They had an ironman event at the Wairoa A and P Show on Saturday, but much of the talk was about a diminutive ironwoman mixing the duties of show vice-presidency with competing in most of the show's most gruelling events.
Rachel Martin, tipping the scales at around 45kg, had little time for talking as she darted between events on Friday, taking part in the sheepdog trials and the showjumping, before tackling an all-too-brief steer ride in the evening.
It didn't stop there, for the next morning, with a bit of painkiller on board, according to local rumour, she competed in the junior heats, while across the showgrounds lay one of the fleeces she had entered in the wool section, and the chutney she entered in the home industries classes.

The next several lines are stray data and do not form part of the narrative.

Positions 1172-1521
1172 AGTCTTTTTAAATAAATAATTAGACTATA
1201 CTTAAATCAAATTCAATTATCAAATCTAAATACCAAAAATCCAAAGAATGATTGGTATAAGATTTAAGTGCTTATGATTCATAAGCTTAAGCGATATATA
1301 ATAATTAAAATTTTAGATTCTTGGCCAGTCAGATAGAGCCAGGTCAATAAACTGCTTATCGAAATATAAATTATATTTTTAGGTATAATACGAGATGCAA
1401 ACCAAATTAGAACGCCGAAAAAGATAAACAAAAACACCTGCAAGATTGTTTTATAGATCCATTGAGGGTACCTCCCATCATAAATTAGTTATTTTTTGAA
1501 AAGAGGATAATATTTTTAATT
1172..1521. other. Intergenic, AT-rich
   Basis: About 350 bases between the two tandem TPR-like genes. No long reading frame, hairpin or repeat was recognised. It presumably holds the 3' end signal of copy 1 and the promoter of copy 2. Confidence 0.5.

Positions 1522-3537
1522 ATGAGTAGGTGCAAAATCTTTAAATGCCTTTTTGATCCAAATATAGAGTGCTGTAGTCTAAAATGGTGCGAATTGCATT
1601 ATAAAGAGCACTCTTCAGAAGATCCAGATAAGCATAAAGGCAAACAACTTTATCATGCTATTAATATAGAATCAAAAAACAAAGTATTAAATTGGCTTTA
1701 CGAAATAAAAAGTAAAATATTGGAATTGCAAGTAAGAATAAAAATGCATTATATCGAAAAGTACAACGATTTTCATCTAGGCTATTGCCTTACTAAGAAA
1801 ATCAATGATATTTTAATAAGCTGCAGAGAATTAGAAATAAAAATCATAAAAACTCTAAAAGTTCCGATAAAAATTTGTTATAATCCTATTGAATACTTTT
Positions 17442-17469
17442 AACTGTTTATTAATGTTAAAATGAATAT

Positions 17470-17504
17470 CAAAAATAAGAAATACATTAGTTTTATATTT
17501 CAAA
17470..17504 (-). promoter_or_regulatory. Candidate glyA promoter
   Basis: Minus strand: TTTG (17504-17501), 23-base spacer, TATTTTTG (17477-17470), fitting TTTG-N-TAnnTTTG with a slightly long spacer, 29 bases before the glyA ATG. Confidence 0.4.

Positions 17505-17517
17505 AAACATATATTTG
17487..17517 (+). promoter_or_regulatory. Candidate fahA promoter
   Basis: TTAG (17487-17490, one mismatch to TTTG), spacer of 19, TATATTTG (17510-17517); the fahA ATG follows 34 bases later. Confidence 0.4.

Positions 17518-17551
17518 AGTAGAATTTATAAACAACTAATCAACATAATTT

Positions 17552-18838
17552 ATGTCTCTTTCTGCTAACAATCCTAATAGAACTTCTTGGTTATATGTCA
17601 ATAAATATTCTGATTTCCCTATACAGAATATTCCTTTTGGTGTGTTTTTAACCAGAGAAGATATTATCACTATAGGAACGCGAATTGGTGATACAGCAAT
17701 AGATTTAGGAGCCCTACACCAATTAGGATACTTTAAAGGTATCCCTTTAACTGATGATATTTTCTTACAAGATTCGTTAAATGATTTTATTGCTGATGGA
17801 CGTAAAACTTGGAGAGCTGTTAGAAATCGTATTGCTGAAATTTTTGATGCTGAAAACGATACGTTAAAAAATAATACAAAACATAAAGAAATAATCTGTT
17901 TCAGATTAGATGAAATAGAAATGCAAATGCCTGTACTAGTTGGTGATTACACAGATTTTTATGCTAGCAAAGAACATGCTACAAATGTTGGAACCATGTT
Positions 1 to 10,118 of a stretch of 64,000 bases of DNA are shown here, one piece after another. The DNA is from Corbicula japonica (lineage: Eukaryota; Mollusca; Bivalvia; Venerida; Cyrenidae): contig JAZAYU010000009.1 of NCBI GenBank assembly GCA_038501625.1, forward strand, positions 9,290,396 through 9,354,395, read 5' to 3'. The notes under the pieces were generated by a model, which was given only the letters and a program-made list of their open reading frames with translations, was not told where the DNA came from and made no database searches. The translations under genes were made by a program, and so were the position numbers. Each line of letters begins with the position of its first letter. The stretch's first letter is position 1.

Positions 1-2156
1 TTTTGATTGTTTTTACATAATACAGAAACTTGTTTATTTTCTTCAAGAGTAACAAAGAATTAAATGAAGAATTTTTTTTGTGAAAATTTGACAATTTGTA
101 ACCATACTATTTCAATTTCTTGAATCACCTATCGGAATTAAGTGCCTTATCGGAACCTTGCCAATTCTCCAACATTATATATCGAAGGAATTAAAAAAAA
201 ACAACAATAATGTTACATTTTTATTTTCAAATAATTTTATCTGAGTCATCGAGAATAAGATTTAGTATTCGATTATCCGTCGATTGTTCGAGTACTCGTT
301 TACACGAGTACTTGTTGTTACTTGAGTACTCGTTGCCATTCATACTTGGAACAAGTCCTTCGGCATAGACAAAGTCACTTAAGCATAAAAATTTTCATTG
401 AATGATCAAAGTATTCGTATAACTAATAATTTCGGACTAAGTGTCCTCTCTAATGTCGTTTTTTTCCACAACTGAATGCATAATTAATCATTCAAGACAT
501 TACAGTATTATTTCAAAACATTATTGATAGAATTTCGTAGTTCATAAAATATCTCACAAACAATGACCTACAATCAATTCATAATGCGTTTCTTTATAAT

It all helped make the show one of its most successful in several years, with big crowds watching the Friday night's local rodeo and its national circuit events the next day, just a few metres from the shearing competitions which also attracted a strong following.
Both events had a special focus on young competitors and were rewarded with significant entries, along with equestrian events which drew not only some of the North Island's top competitors, but also their children, said show secretary Sue Wilson.
New show president David Martin (no relation of Rachel Martin) said crowds and gate-takings were up on each of the last two shows since the catastrophe of a washed-out show in 2010. He said along with the positive atmosphere the show saw the benefits of "a few hundred dollars" spent on marketing and promotion.
"After that show," he said, "we had to do something.
"We wouldn't have survived another show like it."
There was also more trade-site interest, with new bookings being made even after the start of the three-day show, which dates back to a Country Ram Fair and Show first held at Frasertown in in 1899.